Now itís time to plan your start up costs. Some businesses donít need much equipment. Most writers I know, for instance, get along just fine with a computer with an Internet connection, printer/copier/fax, and enough coffee to keep a small horse alert for days. Take a realistic inventory of what you need. For instance, if youíre selling homemade crafts online, youíll need the supplies to make the crafts. If youíre planning to start an eBay store, youíll need a good digital camera to take pictures of the items youíre selling. Donít forget the basic things every business needs like pens, paper, sticky notes, a stapler, tape, scissors, etc.
There are some things you can do to reduce these supply expenses. Buy items you will always need in bulk. Scan the Internet for great deals on new and gently used products.
Join and take advantage of frequent shopper programs. Tell your friends and family about equipment you needóyou may be stunned to find they have something similar that they were just about to donate to Goodwill.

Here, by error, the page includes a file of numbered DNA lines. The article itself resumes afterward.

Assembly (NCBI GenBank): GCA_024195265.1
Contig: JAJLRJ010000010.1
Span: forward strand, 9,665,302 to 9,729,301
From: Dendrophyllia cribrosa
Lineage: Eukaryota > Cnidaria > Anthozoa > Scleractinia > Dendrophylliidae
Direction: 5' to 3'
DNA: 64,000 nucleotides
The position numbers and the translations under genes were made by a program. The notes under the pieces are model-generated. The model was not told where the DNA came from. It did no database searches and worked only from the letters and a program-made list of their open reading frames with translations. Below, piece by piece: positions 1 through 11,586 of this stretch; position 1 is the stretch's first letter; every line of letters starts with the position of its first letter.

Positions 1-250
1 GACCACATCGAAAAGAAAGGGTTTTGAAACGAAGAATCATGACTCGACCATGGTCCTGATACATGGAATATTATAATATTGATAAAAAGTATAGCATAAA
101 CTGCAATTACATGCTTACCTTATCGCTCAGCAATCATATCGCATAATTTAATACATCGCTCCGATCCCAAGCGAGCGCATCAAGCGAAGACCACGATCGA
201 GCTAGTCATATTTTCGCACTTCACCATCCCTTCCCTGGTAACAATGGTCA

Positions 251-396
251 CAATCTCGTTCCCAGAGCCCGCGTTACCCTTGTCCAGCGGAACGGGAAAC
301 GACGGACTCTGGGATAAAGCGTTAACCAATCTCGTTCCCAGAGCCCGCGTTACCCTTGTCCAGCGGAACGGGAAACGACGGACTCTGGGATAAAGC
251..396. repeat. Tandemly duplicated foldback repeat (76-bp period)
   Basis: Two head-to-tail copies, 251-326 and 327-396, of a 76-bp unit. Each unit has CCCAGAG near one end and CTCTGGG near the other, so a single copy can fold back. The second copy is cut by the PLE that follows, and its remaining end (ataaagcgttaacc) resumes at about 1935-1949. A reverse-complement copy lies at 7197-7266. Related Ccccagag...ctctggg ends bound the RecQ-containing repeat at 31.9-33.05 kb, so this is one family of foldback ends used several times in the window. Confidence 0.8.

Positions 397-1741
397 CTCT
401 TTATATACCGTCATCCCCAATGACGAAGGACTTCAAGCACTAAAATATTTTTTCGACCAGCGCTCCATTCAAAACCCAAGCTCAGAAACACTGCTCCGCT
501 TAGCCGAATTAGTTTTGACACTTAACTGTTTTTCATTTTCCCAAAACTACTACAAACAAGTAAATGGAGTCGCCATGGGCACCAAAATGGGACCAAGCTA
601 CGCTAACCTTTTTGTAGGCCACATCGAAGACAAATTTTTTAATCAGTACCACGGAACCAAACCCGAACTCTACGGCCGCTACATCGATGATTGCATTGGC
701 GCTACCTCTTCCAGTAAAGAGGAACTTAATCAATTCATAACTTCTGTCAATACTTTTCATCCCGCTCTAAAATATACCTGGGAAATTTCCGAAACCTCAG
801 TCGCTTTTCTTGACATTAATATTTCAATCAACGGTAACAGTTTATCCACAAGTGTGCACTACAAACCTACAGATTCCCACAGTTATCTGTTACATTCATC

Another cost of starting a new business that many people forget to factor into their equations is the cost of advertising. At first, youíll probably have to put out anywhere from five hundred dollars or more to let people know your business is out there. For instance, you may want to pay to have a website professionally designed or hire a writer or publicist to compose and submit press releases on your new business. The money might go to taking out an ad in the local paper or plastering your name on related Internet sites. Just make sure that when the time comes to market, youíre ready to rock. Youíll probably also want to join at least a couple of professional associations so you can keep track of the latest trends in your field as well as get a chance to socialize and exchange ideas with other people who run businesses similar to your own. Some professions require expensive continuing education units.
If you donít have the cash for these initial expenses, you might want to consider applying for a small business loan. If that isnít an option, choose one credit card strictly for business expenses and, using the money you make from your business, pay off the debt as soon as possible. Since most business expenses are tax deductible, itís a good idea to speak to an accountant or professional tax preparer early on to learn what you need to keep in the way of records.
Finally, if you are planning to quit your day job to make a go of a home based business, donít forget to build up your savings account. Ideally, you should have three to six monthsí worth of expenses in savings so that you wonít starve or be evicted from your apartment if business trickles instead of floods.